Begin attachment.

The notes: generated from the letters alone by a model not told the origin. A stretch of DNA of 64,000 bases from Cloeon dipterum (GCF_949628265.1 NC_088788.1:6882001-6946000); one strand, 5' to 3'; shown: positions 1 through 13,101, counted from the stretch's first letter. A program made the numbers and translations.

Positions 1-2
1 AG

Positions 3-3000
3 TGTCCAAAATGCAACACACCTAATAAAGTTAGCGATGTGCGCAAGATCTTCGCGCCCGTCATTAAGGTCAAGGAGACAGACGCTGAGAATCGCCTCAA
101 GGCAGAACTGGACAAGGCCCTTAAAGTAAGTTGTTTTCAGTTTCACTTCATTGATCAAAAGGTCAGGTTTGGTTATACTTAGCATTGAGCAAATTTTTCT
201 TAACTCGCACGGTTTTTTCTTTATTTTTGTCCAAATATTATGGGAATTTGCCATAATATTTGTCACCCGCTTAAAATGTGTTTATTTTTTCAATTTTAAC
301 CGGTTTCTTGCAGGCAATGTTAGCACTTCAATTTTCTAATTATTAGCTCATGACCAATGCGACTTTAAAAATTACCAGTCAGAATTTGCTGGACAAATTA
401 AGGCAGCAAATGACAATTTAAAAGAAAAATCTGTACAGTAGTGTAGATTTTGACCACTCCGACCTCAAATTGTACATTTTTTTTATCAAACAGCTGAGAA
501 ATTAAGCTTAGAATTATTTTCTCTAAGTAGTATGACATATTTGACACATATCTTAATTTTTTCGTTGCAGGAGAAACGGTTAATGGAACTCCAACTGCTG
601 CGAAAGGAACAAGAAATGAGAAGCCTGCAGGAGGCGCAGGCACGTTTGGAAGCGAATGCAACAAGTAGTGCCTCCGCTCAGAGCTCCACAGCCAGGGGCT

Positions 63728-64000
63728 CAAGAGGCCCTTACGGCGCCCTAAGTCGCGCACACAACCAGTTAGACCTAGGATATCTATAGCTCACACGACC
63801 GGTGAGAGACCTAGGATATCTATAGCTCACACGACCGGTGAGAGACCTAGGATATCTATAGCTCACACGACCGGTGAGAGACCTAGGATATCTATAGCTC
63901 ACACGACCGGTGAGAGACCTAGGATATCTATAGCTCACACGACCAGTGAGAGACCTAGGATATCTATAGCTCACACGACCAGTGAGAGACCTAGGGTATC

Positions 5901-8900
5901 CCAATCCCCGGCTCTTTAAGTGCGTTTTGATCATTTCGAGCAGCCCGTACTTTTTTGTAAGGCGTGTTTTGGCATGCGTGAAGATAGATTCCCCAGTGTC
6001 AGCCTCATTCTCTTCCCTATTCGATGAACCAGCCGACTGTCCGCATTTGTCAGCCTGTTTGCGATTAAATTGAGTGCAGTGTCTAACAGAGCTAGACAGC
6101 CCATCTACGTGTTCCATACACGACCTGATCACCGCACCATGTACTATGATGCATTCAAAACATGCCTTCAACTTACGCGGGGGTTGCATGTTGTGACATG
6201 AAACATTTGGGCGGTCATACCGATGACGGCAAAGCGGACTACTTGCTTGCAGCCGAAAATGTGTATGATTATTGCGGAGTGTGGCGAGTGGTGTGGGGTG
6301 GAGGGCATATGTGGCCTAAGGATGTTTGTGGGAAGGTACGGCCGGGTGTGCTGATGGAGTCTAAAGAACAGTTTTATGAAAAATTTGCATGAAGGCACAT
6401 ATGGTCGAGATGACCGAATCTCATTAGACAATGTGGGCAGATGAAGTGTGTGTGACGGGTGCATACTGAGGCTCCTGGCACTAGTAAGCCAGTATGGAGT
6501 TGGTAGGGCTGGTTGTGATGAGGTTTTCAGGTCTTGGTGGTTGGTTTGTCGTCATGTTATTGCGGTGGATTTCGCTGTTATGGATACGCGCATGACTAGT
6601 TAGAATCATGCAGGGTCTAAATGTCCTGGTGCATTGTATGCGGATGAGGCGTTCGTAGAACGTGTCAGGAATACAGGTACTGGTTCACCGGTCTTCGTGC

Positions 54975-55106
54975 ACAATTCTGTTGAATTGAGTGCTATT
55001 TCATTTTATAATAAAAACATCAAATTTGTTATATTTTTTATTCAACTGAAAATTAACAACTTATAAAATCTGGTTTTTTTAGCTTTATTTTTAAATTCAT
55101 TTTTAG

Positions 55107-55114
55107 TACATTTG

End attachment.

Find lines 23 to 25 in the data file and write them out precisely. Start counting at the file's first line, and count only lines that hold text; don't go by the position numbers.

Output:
6501 TGGTAGGGCTGGTTGTGATGAGGTTTTCAGGTCTTGGTGGTTGGTTTGTCGTCATGTTATTGCGGTGGATTTCGCTGTTATGGATACGCGCATGACTAGT
6601 TAGAATCATGCAGGGTCTAAATGTCCTGGTGCATTGTATGCGGATGAGGCGTTCGTAGAACGTGTCAGGAATACAGGTACTGGTTCACCGGTCTTCGTGC

Positions 54975-55106